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A History of Gaming Platforms: The Commodore 64
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A History of Gaming Platforms: The Commodore 64

October 24, 2007 Article Start Previous Page 4 of 6 Next


Although the C64 supported a wide variety of business and productivity software, such as Broderbund’s The Print Shop desktop publishing package and Microsoft’s Multiplan spreadsheet program, the game library is what brought most users to the system. With such a huge library of commercial and public domain games available, C64 owners had access to every conceivable genre. Even when games originated on other systems, the C64 ports tended to contain graphics and sound enhancements only available on the platform.

“We were fresh out of ideas for whatever chips the rest of the world might want us to do. So we decided to produce state-of-the-art video and sound chips for the world’s next great video game.” -- Albert Charpentier, as quoted by Ian Matthews in “The Commodore 64: The Machine of Destiny” on the website

Even into the early 1990s, long after the C64 and other 8-bit computers were rendered technically obsolete by 16-bit machines like the Atari ST and the Commodore Amiga, several major game developers continued to offer scaled-down ports of their games for the system, like Capcom’s Street Fighter II (1992) arcade fighting game and Ocean’s The Addams Family (1992) platformer. Of course, there are still games being made by independent developers for the system today, particularly in Eastern Europe.

Accolade pushed the audio-visual capabilities of the Commodore 64 as well as any publisher, with classics like Test Drive (1987) and the games from the pictured box backs, Psi 5 Trading Co. (1985) and Hardball! (1985)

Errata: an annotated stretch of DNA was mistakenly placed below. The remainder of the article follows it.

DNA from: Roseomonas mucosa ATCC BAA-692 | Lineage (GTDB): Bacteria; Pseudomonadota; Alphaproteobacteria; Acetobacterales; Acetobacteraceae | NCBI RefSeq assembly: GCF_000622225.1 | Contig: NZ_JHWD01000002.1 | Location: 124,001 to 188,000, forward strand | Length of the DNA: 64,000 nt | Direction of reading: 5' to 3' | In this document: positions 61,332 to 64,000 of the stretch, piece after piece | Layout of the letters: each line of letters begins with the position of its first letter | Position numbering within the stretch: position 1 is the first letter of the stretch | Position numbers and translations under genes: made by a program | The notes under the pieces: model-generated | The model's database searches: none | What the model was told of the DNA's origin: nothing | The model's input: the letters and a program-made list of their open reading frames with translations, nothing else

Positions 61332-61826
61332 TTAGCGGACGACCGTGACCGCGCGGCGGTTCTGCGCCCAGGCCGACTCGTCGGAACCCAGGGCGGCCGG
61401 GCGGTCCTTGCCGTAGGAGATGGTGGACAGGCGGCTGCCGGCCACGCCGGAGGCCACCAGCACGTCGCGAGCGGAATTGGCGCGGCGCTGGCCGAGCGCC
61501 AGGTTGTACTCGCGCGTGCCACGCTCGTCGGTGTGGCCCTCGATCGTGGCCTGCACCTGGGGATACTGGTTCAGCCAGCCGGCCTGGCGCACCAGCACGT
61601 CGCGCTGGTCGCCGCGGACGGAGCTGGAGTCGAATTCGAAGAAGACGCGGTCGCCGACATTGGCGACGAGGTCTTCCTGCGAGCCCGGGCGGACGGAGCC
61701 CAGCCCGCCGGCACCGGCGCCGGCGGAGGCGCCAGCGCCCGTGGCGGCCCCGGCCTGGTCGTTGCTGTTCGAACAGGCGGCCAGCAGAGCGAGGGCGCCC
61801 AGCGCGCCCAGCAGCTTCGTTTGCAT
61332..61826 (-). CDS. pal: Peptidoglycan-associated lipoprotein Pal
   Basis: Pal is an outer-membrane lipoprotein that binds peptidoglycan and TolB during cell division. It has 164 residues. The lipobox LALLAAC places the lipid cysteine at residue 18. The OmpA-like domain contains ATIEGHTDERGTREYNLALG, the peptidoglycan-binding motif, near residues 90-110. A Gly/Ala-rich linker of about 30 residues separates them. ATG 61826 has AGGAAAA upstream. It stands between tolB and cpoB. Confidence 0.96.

One reason the C64 was able to endure for so long is somewhat paradoxical. The longer software developers have to learn a particular platform, the more likely they are to find innovative ways to harness its power -- to pull off feats that the hardware engineers never dreamed were possible. This phenomenon is demonstrated on the C64, where many early games like Commodore’s Wizard arcade clone, Sirius Software’s The Blade of Blackpoole text and graphics adventure, and Broderbund’s Choplifter! action game, all released in 1982, look almost childishly simplistic compared to Core Design’s Chuck Rock or Thalamus’ Creatures 2: Torture Trouble platformers, both released in 1992.

Datasoft not only supported the Commodore 64 with licensed classics like action platformer, Bruce Lee (1984), which featured an innovative two player mode, but also with little known games like the Joust-inspired racer, Mancopter (1984), shown via direct screen capture

Perhaps the most visually stunning C64 game of all time was platformer Mayhem in Monsterland, released in 1993 by Apex Computer Productions. Mayhem in Monsterland was so artfully programmed that some gamers felt it could pass for a 16-bit console game.

Electronic Arts released a wide range of software for the platform, including their famous customization and construction set titles, including Adventure Construction Set (1984), Mail Order Monsters (1985), Racing Destruction Set (1985) and Pinball Construction Set (1983), box backs pictured

Article Start Previous Page 4 of 6 Next

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